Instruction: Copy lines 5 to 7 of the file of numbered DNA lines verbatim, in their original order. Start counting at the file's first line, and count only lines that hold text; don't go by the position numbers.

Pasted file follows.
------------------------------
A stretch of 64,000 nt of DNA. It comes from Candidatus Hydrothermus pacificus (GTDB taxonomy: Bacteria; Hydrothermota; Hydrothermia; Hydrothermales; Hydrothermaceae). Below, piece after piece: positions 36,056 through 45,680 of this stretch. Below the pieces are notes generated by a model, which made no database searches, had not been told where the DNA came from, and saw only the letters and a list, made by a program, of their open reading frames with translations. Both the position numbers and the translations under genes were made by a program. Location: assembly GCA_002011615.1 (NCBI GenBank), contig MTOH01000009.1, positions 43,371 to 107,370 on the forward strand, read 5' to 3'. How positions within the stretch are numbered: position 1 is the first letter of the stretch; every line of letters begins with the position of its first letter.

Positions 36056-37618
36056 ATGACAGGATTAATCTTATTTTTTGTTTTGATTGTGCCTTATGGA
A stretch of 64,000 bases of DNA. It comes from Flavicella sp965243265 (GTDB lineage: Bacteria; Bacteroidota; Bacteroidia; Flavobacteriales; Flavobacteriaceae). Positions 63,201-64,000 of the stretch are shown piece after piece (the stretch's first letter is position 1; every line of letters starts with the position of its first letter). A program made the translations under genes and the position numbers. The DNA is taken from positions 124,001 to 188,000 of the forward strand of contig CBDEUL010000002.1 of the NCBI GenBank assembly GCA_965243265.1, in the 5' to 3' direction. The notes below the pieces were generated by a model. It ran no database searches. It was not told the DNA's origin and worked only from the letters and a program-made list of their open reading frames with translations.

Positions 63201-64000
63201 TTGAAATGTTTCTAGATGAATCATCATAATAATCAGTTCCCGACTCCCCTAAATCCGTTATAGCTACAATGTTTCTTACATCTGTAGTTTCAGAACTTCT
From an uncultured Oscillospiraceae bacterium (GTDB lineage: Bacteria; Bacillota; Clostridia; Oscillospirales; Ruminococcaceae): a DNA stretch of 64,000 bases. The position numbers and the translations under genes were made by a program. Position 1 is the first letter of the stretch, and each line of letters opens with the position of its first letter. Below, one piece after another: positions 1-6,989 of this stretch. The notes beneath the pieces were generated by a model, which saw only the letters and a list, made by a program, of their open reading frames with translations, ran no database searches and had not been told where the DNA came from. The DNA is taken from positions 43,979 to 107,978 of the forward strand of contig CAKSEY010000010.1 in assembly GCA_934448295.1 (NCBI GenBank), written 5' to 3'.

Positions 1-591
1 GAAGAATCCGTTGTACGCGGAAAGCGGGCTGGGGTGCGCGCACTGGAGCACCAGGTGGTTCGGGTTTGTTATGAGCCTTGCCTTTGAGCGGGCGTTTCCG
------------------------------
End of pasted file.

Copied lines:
Positions 63201-64000
63201 TTGAAATGTTTCTAGATGAATCATCATAATAATCAGTTCCCGACTCCCCTAAATCCGTTATAGCTACAATGTTTCTTACATCTGTAGTTTCAGAACTTCT
From an uncultured Oscillospiraceae bacterium (GTDB lineage: Bacteria; Bacillota; Clostridia; Oscillospirales; Ruminococcaceae): a DNA stretch of 64,000 bases. The position numbers and the translations under genes were made by a program. Position 1 is the first letter of the stretch, and each line of letters opens with the position of its first letter. Below, one piece after another: positions 1-6,989 of this stretch. The notes beneath the pieces were generated by a model, which saw only the letters and a list, made by a program, of their open reading frames with translations, ran no database searches and had not been told where the DNA came from. The DNA is taken from positions 43,979 to 107,978 of the forward strand of contig CAKSEY010000010.1 in assembly GCA_934448295.1 (NCBI GenBank), written 5' to 3'.